High Fidelity
By Joe Leydon

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March 31, 2000 | It’s got a great beat – and, yes, thanks to a nifty soundtrack of tasty pop classics, you really can dance to it – so I’ll rate High Fidelity a solid 100-plus. Adapted with surprising faithfulness, if not the highest fidelity, from Nick Hornby’s sassy and slangy novel, this is a sharp and smart comedy-drama about growing up, taking stock, letting go, setting course and settling down – the top five challenges facing the overgrown-adolescent lead character played so vibrantly by top-billed John Cusack.
Even though the loose-knit plot has been transposed from the funky London environs of Hornby’s novel, High Fidelity is smashingly successful at reconstituting the author’s sensibility and sense of humor in and around downtown Chicago. Cusack gets most of the best lines – not altogether unexpectedly, since he co-wrote the script – and the best of the best are taken verbatim from the book. He delivers the dialogue with exceptional panache whenever he’s knocking down the fourth wall to directly address the audience. (“I have read books like The Unbearable Lightness of Being and Love in the Time of Cholera, and understood them. I think. They were about girls, right?”) This first-person approach is a tricky thing to pull off in cinema – for every Alfie, there are a dozen cringe-worthy embarrassments – but Cusack makes it work, with more than a little help from director Stephen Frears (Dangerous Liaisons).

Cusack plays Rob Gordon, a blithely unambitious thirtysomething who operates Championship Vinyl, a retro record store. As Fidelity begins, Rob is jolted into reconsidering his aimless existence when his long-time live-in girlfriend, Laura (Iben Hjejle), gets fed up and walks out. Trouble is, even when he’s chatting up the audience, Rob is averse to introspection. Instead of asking himself painful questions – like, “Is operating a retro record store a rewarding way to spend your life?” -- he’d really rather banter with his oddball employees: Barry (a scene-stealing, star-making turn by Jack Black), a burly and surly snob who bullies customers into broadening their musical horizons, and Dick (Todd Louiso), a timorous fellow who often looks and sounds as substantial as a wraith.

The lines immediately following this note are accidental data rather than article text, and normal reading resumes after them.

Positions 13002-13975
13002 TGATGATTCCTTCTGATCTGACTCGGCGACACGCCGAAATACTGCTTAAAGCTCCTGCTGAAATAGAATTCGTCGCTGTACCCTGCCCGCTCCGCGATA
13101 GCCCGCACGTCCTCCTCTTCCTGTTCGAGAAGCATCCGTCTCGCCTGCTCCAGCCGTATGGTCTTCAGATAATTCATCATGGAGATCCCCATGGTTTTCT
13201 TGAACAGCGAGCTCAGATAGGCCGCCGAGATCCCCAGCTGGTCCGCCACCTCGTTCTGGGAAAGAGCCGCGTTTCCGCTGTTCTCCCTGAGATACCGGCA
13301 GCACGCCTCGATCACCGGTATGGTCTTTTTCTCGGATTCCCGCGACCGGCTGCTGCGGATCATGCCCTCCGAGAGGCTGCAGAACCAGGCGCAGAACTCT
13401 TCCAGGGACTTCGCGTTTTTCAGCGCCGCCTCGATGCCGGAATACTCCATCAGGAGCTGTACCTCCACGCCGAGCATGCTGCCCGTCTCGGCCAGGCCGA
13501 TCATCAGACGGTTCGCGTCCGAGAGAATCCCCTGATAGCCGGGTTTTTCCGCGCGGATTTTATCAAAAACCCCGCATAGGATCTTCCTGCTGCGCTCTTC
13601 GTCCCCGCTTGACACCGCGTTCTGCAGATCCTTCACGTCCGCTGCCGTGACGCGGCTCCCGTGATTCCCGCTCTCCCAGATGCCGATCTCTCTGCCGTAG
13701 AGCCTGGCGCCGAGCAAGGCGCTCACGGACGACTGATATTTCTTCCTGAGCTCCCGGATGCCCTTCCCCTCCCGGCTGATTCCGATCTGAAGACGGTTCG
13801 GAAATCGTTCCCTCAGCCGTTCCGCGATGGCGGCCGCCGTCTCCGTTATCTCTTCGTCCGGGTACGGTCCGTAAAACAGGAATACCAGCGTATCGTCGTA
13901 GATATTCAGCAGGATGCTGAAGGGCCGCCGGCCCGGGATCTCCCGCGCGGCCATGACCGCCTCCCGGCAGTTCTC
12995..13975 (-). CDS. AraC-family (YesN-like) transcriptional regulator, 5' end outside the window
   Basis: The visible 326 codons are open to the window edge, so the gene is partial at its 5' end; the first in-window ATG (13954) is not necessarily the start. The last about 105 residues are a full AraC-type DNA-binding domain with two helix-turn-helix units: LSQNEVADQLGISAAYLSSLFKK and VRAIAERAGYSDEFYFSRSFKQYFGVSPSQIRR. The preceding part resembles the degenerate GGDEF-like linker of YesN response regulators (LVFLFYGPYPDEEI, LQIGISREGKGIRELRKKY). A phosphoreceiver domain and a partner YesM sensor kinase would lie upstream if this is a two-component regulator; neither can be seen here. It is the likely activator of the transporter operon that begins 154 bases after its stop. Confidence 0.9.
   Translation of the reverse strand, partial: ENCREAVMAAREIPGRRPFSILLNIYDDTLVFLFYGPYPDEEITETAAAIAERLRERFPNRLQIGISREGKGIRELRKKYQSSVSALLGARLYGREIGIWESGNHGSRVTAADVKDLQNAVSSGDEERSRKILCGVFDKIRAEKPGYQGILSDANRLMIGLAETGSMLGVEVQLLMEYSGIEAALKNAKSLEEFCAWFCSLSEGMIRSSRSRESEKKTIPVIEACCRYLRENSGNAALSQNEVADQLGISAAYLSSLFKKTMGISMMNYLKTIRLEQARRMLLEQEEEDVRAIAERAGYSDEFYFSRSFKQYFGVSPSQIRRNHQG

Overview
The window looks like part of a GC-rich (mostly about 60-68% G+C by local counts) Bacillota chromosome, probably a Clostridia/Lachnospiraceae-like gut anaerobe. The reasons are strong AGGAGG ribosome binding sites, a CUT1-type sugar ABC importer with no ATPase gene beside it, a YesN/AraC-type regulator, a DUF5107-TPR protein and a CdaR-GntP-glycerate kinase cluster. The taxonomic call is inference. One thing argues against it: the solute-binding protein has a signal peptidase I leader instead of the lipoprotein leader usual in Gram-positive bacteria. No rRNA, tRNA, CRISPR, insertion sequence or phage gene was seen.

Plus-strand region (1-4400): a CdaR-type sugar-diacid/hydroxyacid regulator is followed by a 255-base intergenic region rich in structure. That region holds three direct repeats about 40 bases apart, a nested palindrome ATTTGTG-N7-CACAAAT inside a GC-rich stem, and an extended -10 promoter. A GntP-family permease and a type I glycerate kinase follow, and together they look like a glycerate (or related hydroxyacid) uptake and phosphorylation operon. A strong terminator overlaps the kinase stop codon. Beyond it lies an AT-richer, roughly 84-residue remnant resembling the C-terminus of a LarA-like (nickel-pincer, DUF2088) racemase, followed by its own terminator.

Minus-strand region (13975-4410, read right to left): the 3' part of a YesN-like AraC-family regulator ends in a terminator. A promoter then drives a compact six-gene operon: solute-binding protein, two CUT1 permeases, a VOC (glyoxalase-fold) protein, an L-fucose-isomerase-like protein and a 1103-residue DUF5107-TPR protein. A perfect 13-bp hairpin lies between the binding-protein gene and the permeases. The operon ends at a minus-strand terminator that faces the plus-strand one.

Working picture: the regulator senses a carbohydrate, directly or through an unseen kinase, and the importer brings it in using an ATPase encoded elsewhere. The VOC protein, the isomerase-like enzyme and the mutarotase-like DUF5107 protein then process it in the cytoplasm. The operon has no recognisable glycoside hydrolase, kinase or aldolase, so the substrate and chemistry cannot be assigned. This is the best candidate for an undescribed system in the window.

During the long and frequent hours that pass while Championship Vinyl is a customer-free zone, Rob and his workers create various all-time top five lists of songs and singers. (Top Five Songs About Death, Top Five First Cuts on First Albums, etc.) When it comes to self-assessment, Rob remains obsessed with list-making, to the point of compiling an all-time Top Five Most Memorable Split-Ups. This cues a series of flashbacks as Rob recalls, among others, a dazzling college co-ed (Catherine Zeta-Jones) who unceremoniously dumped him for someone more exciting, and a broken-hearted manic-depressive (Lili Taylor) who also managed – much to Rob’s mortification -- to find a more attractive companion. Is there a pattern here? If so, Rob would prefer not to notice it.

Frears – who also directed Cusack in The Grifters (1990) -- takes an almost European approach to his storytelling here, allowing the narrative to unfold with a randomness that is doubtless more apparent than real. Appropriately enough for a movie that deals with pop-music recordings, Frears varies the pace as artfully as an ace record producer who knows just when to place a ballad between two hard-rock numbers, and when to make room for an extended drum solo. Scenes that play like stand-up comedy riffs are interspersed with rancorous one-on-one conversations, three-way verbal horseplay in the record store, fateful reunions with old flames, wide-awake daydreams of violent revenge and, in an audacious what-the-hell fantasy bit, advice to the lovelorn delivered by The Boss himself, Bruce Springsteen.

Cusack gives a fresh, fearless and ferociously funny performance, all the while remaining scrupulously true to the character Hornby created: A self-absorbed semi-bohemian who’s too obstinate and narcissistic to be easily liked, but too willing to admit his many and varied failings to be wholly unsympathetic. He may be, with alarming frequency, a thoroughgoing bastard. But he knows he’s a bastard, and he really would like to be, if not a much better person, than at least not such a selfish bastard. At heart, High Fidelity is the story of a cynically hip Peter Pan who, almost in spite of himself, drags himself a few tentative paces closer to full-fledged adulthood.